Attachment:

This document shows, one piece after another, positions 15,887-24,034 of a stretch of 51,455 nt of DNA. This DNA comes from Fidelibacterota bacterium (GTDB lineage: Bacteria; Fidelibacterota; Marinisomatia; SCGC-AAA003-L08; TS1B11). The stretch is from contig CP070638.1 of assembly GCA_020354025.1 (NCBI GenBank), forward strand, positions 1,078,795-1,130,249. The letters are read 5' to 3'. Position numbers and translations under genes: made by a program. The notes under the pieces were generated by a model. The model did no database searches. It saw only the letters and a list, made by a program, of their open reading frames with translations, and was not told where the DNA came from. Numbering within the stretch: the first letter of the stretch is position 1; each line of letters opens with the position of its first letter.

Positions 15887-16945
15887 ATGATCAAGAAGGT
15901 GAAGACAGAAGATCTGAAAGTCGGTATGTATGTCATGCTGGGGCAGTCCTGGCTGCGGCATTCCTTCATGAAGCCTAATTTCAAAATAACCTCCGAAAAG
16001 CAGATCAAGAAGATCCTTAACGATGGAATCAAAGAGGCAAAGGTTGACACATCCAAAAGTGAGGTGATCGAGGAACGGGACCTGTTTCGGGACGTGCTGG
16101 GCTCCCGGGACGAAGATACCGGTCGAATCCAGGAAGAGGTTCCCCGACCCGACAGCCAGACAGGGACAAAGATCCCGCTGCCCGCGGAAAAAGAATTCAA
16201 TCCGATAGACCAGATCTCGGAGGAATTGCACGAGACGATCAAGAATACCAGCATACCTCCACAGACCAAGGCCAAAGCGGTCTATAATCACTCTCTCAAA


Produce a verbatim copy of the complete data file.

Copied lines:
This document shows, one piece after another, positions 15,887-24,034 of a stretch of 51,455 nt of DNA. This DNA comes from Fidelibacterota bacterium (GTDB lineage: Bacteria; Fidelibacterota; Marinisomatia; SCGC-AAA003-L08; TS1B11). The stretch is from contig CP070638.1 of assembly GCA_020354025.1 (NCBI GenBank), forward strand, positions 1,078,795-1,130,249. The letters are read 5' to 3'. Position numbers and translations under genes: made by a program. The notes under the pieces were generated by a model. The model did no database searches. It saw only the letters and a list, made by a program, of their open reading frames with translations, and was not told where the DNA came from. Numbering within the stretch: the first letter of the stretch is position 1; each line of letters opens with the position of its first letter.

Positions 15887-16945
15887 ATGATCAAGAAGGT
15901 GAAGACAGAAGATCTGAAAGTCGGTATGTATGTCATGCTGGGGCAGTCCTGGCTGCGGCATTCCTTCATGAAGCCTAATTTCAAAATAACCTCCGAAAAG
16001 CAGATCAAGAAGATCCTTAACGATGGAATCAAAGAGGCAAAGGTTGACACATCCAAAAGTGAGGTGATCGAGGAACGGGACCTGTTTCGGGACGTGCTGG
16101 GCTCCCGGGACGAAGATACCGGTCGAATCCAGGAAGAGGTTCCCCGACCCGACAGCCAGACAGGGACAAAGATCCCGCTGCCCGCGGAAAAAGAATTCAA
16201 TCCGATAGACCAGATCTCGGAGGAATTGCACGAGACGATCAAGAATACCAGCATACCTCCACAGACCAAGGCCAAAGCGGTCTATAATCACTCTCTCAAA